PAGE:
Pandemic increased domestic abuse trauma

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The pandemic has significantly increased trauma suffered by victims of domestic abuse, with some abusers even using lockdown measures as a weapon of control, new research by UWS has found. Organizations supporting victims of domestic abuse saw a substantial spike in calls for support during the COVID-19 lockdown—with some abusers using pandemic restrictions as a weapon of control.

A major study by University of the West of Scotland (UWS) into the impact of the COVID-19 on those living with has found that victims were confined in isolation with their abusers, deprived of safe spaces and opportunities to contact others for help or support, and that more children were subjected to witnessing abuse due to school closures.

The research is part of a growing body of work by the University exploring the impact of lockdown on both domestic and animal abuse.

Dr. Zara Brodie, Lecturer in the School of Education and Social Sciences at UWS, said: "Through in-depth interviews with staff from several UK-based support organizations, we've gained a detailed insight into calls received during the COVID-19 lockdown periods across 2020 and 2021. These findings will act as a crucial guide for policy decision-making regarding support needs of domestic abuse victims and survivors emerging from the pandemic and beyond."

Key findings from the research include:

  • Victims lost most or all access to the support they relied upon prior to the pandemic.
  • Victims no longer had respite from their abuser when they went to work or social engagements due to the lockdown.
  • Abusers used as a tool for abuse, such as refusing to wash their hands or by meeting up with friends socially with the intent to cause fear and distress for the victim.
  • Perpetrators used the lockdown as an excuse to cease or minimize child contact where the children remained housed with the abuser.
  • Due to lockdown school closures, children were at a higher risk of witnessing or being a victim or tool for abuse.
  • Furlough and other financial implications left victims concerned about their financial security, should they decide to flee the situation.
  • In some cases, the lockdown meant that online support was seen to be positive, particularly for victims in remote areas who had difficulty engaging with face-to-face support services.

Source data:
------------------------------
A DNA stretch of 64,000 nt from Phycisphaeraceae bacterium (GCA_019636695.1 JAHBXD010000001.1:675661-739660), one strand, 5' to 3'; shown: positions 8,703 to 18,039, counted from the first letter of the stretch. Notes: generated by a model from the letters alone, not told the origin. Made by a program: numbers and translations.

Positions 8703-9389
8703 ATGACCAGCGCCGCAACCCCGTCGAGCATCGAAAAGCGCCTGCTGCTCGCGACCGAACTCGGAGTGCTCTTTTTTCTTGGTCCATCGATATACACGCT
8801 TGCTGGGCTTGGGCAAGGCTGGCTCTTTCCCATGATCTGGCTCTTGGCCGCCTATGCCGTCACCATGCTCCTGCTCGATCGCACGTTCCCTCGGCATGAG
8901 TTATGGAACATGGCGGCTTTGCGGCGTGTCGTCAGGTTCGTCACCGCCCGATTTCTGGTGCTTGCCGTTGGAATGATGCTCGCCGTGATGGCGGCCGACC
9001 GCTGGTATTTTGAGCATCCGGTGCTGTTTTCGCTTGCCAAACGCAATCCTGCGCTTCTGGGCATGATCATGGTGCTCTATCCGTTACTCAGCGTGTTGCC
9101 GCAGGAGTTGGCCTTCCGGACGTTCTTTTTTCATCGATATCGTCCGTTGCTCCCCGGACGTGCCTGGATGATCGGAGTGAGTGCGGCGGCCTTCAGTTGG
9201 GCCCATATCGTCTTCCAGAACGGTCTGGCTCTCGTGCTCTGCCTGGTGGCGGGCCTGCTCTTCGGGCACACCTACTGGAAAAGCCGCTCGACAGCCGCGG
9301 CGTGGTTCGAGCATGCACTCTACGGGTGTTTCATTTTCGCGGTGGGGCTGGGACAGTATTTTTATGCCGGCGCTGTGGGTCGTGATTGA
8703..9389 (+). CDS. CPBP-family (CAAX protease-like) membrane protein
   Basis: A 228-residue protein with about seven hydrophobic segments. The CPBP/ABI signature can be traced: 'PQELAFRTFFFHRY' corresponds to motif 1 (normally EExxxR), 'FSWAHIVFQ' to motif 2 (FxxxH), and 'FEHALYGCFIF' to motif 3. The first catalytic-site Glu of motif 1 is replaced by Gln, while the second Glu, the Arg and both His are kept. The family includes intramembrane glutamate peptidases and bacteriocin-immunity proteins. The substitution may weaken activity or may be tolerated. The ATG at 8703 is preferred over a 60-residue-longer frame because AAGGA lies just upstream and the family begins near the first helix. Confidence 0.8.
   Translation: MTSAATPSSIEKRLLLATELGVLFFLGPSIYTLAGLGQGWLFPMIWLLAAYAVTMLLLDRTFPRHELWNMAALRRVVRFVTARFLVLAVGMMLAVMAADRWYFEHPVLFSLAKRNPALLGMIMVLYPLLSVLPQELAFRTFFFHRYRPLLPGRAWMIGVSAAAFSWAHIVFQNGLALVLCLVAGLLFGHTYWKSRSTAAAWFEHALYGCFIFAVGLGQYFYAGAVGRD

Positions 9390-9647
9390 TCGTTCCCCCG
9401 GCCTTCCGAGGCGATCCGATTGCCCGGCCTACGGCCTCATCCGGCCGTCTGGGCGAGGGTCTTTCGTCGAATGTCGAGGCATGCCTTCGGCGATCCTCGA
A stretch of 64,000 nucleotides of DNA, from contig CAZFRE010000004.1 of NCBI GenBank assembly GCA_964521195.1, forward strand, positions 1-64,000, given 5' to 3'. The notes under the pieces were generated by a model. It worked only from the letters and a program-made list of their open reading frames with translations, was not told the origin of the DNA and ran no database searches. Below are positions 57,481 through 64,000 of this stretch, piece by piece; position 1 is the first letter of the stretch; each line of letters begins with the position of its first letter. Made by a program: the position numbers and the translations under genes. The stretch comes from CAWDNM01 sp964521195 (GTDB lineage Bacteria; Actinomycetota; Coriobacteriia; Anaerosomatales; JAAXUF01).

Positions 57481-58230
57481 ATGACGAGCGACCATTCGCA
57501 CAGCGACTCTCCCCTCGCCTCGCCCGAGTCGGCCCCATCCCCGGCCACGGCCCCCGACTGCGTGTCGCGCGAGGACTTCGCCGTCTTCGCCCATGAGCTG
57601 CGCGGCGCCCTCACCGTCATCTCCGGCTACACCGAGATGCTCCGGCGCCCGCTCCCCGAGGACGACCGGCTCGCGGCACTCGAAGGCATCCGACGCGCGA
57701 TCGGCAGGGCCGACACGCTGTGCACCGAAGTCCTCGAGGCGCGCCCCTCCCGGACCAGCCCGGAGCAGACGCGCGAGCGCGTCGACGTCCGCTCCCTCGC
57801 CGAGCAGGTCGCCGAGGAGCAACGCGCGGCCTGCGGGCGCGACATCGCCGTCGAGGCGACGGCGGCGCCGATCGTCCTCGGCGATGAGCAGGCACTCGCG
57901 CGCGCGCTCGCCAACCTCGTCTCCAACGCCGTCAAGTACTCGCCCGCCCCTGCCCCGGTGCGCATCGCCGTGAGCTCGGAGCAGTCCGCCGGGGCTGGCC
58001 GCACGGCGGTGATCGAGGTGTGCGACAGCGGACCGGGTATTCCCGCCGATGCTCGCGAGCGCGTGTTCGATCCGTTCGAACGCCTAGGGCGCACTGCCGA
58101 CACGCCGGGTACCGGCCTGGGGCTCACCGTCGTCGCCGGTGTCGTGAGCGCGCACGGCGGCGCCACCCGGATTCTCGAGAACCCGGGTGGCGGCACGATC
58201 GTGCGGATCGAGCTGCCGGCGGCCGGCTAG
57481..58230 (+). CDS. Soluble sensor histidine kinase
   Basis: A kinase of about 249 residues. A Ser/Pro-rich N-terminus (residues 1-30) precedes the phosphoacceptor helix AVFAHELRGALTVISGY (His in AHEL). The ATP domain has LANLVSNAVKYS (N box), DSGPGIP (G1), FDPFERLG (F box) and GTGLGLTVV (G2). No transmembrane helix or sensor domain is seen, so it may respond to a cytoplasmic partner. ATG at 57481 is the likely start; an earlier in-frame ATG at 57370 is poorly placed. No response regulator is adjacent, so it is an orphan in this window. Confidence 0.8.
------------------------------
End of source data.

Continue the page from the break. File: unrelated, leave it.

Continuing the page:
• However, several call-takers indicated that forcing victims to engage with new services or modes of delivery increased the risk of retraumatisation; where callers had spent months or years sharing their experiences with a support provider who was no longer available, and now had to relive that trauma to bring the new service up-to-speed.

Dr. Zara Brodie added: "We found that not only did government restrictions make it harder for people to access formal support like GPs and community mental health services, but more crucially, their contact with friends and family was severely limited, making it impossible for those close to victims to monitor risk of harm and need for intervention as they had often done before. Pre-pandemic, this form of "third-party abuse monitoring" was often a critical route to accessing more formal support services."

"Worryingly, but perhaps unsurprisingly, there was consensus across all helpline staff that abusers were weaponizing government restrictions and diffusing responsibility for their controlling behaviors. Many would tell the victim that they didn't have to stay at home and cease contact with family because they (the abuser) wanted them to, but because the government insisted. Many abusers were also purposefully disobeying government guidelines, with the aim of inciting distress, leaving victims fearful that they or their children might be at increased risk of contracting COVID-19."

As well as having a significant impact on the experiences of those living with domestic abuse, the COVID-19 lockdown had a detrimental effect on the wellbeing of abuse helpline staff.

These findings included:

  • Call handlers' daily exposure to traumatic experiences of callers increased, leaving some staff emotionally exhausted.
  • Many of the domestic abuse helpline staff's usual coping mechanisms for dealing with the trauma of their work—such as having informal conversations with colleagues, visiting their friends, or walking home from work—were unavailable during lockdowns.
  • When working from home, staff had no physical separation from their working space and living space, leading to thoughts about working lingering into their personal time.
  • Staff had great anxiety about their family members—particularly children—overhearing the traumatic nature of their work whilst they worked from home.

Dr. Chloe Maclean, also a Lecturer in the School of Education and Social Sciences at UWS, said: "Domestic abuse helpline staff have been performing a critical service during the pandemic. Their wellbeing, too, has been impacted by increases in calls and changes to their working conditions. They worry about their callers, they worry about the changing landscape of for victims/survivors of domestic , and they worry about their own family potentially overhearing traumatic aspects of their work whilst they work from home."

Citation: Pandemic increased domestic abuse trauma (2022, February 16) retrieved 21 April 2024 from
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